Search Results

You are looking at 1 - 3 of 3 items for

  • Author: Gholamali Ghasemi x
Clear All Modify Search
Restricted access

Morteza Sadeghi, Gholamali Ghasemi and Mohammadtaghi Karimi

Background: To resolve the impairments associated with spinal cord injury (SCI), such as decreased balance, patients have been recommended to undergo various therapeutic strategies, including the use of different physical exercise methods. The aim of this study was to evaluate the efficiency of using rebound therapy (exercise on a trampoline) on SCI individuals’ static stability. Methods: Sixteen people with SCI (American Spinal Cord Association classification: A = 6, B = 6, C = 2, and D = 2) were randomly assigned to an experimental (rebound exercise) group or a control group. The rebound therapy exercise program, lasting 12 weeks, was performed by means of a modified trampoline. During the said period, the experimental group received rebound therapy exercise for 10 to 30 minutes 3 sessions a week. Standing stability parameters (ie, excursion, velocity, and path length of the center of pressure in mediolateral and anteroposterior plane) were assessed before and after the exercise intervention by Kistler force plate (50 × 60 cm). Data were analyzed by repeated measures analysis of variance. Results: Significant interactions were observed for all 6 dependent variables except excursion of the center of pressure in mediolateral and the path length of center of pressure in anteroposterior plane (P < .01). This means that the control group had no progress, whereas the experimental group made a significant improvement in terms of static stability. Conclusion: The results of this study confirmed that rebound therapy could reinforce the static stability of individuals with SCI during motionless standing. It suggests that rebound exercise is a useful sports rehabilitation method for patients with SCI and other wheelchair-bound individuals.

Restricted access

Mahsa Jafari, Vahid Zolaktaf and Gholamali Ghasemi

Purpose: Firefighters require a high level of functional fitness to operate safely, effectively, and efficiently. The authors studied the distribution of functional movement screen (FMS) scores in firefighters and examined whether an 8-week corrective exercise program based on National Academy of Sport Medicine guidelines could improve them. Methods: All 524 active firefighters of a city completed the baseline FMS testing. Those who obtained a score of 14 or less, a sign of movement dysfunction, and volunteered to continue their participation were randomly assigned to either an experimental (n = 51) or a control (n = 45) group. Both groups participated in an 8-week training program. The control group used their own usual training routine, but the experimental group used the specific protocol designed for the study. Results: The FMS scores of 43% of the population were less than 14. Repeated-measures analysis of variance revealed a significant interaction between FMS scores of the groups (F 1,94 =165, P < .001). The experimental group showed a 69% improvement from pretest (10.6) to posttest (17.8), whereas the control group showed only a 3% improvement from pretest (11.8) to posttest (12.1). Conclusions: Preceding studies have shown that FMS scores less than 14 increase the injury risk. The findings showed that using our proposed training protocol, low FMS scores could be improved to 14 and higher. Considering the high injury rate of firefighters, the authors suggest administering FMS periodically and to use a training protocol such as ours, to increase functional fitness and reduce injury risk.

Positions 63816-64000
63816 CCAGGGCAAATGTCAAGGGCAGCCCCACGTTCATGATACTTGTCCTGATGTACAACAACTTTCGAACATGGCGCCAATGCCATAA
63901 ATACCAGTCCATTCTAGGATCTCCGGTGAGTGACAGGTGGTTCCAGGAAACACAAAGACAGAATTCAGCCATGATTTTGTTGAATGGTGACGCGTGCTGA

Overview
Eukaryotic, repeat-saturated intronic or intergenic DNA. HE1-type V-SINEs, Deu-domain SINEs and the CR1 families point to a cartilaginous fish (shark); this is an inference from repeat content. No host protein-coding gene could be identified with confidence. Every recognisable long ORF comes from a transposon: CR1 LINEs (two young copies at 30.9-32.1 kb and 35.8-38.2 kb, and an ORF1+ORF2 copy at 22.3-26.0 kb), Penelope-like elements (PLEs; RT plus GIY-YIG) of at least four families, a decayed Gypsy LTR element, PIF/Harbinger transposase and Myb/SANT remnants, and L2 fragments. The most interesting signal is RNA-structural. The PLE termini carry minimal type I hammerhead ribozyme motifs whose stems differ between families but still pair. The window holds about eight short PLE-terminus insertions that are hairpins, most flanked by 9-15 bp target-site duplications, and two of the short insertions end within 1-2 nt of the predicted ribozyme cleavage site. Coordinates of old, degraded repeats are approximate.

Restricted access

Afshin Moghadasi, Gholamali Ghasemi, Ebrahim Sadeghi-Demneh and Masoud Etemadifar

Context: Muscle weakness and sensory deficits cause impaired balance and walking abilities that are prerequisites for independent activity of daily living in people with multiple sclerosis (MS). Recent physical exercises tailored to improve the activity of daily living people with MS have focused on the functional training. Objective: To investigate the effect of total body resistance exercise suspension training on mobility, proprioception, and muscle strength of the knee in people with MS. Design: Single-blind pretest and posttest control group design. Setting: Referral Center of Multiple Sclerosis Society. Participants: Thirty-four women with relapsing–remitting MS were participated in this study. The mean (SD) of their age was 36.44 (4.88) years, and the Expanded Disability Status Scale was 2.35 (0.94). The participants were divided into 2 groups: control group (n = 15) and training group (n = 19). Intervention: The training group performed the total body resistance exercise program for 8 weeks, 3 sessions per week. The control group received their usual care and daily activities. Outcomes were measured presessions and postsessions. Main Outcome Measures: Mobility was assessed with Timed Up and Go test, 10-m walk maximum test, 2 minute walk test, and 5-time sit-to-stand test. Knee proprioception absolute error and isometric strength of knee flexor and extensor muscles were measured by using a biodex isokinetic dynamometer. Results: In the training group, mobility (P = .001), maximal voluntary isometric contraction of knee flexor and extensor muscles in both legs (P > .05), and the knee proprioception absolute error in nondominant leg at 60° knee flexion (P = .02) improved significantly compared with the control group. Conclusion: Total body resistance exercise is a functional and safe intervention that can improve the mobility and muscles strength of the knee in a short period in people with MS.